2. Sometimes 39 [26.71%]
  3. Rarely 32 [21.92%]
  4. Always 17 [11.64%]
  5. I’d rather not say 0 [0%]

This may sound like many are cold and heartless but a couple of reader comments on my original post help explain part of the issue:

“used to but not since I’ve heard their stance of gays” — reader PR

“As a religious person, I do have a problem with their tactics. Proselytizing should not be part of the delivery of social services. One should not be ‘made to sing’ for their supper or spoken to about the lack of God in their life. There are plenty of religious charities (Catholic, Jewish, etc) that do not engage in such activities, but unfortunately, the Salvation Army does.” –– reader Fenian

You see, the Salvation Army is a religious organization and this enters into their policies:

“The Salvation Army does not consider same-sex orientation blameworthy in itself. Homosexual conduct, like heterosexual conduct, requires individual responsibility and must be guided by the light of scriptural teaching. Scripture forbids sexual intimacy between members of the same sex. The Salvation Army believes, therefore, that Christians whose sexual orientation is primarily or exclusively same-sex are called upon to embrace celibacy as a way of life.”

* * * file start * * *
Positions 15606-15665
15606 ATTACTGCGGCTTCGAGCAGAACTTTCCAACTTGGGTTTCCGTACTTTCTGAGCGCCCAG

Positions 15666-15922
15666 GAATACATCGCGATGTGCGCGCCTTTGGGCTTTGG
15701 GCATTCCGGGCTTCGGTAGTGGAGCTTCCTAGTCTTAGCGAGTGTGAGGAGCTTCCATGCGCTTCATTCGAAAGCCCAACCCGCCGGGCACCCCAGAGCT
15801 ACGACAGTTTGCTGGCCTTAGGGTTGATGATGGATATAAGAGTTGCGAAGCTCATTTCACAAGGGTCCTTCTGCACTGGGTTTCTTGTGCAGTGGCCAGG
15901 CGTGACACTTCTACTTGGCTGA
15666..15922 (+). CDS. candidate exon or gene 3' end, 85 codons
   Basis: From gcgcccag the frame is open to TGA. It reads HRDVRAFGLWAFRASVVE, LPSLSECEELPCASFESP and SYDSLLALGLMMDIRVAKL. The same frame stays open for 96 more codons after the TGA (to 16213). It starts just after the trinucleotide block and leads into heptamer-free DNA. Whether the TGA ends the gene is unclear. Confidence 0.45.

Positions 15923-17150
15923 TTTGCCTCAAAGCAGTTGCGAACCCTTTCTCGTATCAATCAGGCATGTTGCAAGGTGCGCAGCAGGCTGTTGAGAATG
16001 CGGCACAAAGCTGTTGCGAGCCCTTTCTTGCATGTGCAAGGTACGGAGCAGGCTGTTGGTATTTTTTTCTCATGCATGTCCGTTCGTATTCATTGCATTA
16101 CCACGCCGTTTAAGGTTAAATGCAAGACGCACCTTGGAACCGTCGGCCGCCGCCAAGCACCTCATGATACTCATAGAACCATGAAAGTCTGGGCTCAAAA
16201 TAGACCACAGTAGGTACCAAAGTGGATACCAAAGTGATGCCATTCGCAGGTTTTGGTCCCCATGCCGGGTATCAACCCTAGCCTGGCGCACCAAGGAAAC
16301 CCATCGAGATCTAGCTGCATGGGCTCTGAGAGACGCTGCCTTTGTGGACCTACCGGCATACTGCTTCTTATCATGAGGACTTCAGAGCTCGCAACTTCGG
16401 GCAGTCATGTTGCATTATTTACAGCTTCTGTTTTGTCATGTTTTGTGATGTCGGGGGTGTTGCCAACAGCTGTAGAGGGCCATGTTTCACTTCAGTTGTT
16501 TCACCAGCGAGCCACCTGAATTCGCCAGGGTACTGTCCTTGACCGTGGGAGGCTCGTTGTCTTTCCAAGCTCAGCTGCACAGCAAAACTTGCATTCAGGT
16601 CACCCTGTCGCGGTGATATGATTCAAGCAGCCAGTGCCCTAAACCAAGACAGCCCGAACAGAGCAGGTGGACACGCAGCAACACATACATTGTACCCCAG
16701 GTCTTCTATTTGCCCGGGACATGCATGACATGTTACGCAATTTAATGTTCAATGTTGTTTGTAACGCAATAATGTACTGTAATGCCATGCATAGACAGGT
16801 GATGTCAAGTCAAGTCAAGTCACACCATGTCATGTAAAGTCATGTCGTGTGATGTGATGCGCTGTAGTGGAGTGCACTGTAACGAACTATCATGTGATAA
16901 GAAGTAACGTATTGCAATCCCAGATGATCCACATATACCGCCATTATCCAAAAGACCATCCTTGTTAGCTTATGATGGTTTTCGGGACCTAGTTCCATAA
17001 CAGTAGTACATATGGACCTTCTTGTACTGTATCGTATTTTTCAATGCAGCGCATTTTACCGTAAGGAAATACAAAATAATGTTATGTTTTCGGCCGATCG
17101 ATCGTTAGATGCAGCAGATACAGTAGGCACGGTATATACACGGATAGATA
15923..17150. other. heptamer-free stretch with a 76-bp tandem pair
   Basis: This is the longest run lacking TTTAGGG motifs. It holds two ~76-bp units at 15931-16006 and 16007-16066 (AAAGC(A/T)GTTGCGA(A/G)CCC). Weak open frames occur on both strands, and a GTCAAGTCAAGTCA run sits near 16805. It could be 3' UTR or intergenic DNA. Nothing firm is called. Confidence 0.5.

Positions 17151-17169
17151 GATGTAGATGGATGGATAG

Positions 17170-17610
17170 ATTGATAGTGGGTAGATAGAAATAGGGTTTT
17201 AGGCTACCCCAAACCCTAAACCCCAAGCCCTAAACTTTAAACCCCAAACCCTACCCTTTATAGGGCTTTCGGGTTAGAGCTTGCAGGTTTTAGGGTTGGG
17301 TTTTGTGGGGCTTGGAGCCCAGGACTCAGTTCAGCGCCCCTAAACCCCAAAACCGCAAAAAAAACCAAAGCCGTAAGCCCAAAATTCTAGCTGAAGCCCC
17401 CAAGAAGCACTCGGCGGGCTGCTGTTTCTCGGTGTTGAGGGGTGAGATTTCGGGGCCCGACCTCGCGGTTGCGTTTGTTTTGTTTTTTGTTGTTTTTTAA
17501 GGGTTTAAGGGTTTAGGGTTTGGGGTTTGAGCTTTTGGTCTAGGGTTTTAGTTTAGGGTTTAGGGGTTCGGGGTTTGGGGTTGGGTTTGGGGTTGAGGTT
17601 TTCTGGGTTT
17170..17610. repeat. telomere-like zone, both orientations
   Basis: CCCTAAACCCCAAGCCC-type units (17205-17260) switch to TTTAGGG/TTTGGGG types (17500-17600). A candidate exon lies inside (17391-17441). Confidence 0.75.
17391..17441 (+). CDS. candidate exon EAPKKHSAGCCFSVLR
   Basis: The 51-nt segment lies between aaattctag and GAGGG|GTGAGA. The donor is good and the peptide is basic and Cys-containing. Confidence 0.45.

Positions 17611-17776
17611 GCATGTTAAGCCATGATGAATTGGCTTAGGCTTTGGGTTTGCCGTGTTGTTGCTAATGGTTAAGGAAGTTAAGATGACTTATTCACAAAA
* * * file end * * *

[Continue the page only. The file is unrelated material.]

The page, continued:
The above policy was deleted after a Salvation Army media person in Australia agreed that homosexuals deserve death (The Atlantic). They released a one page Q&A that included the following:

“The leadership of The Salvation Army continues to reflect on Christian and Biblical tradition, and especially on the themes of justice and mercy, to further deepen the understandings of our own members and build a more healthy relationship with the GLBT community.”

This gay atheist will have nothing to do with them. There are plenty of other charities, religious & secular, that are more open, no need to donate to the Salvation Army to help the community.

— Steve Patterson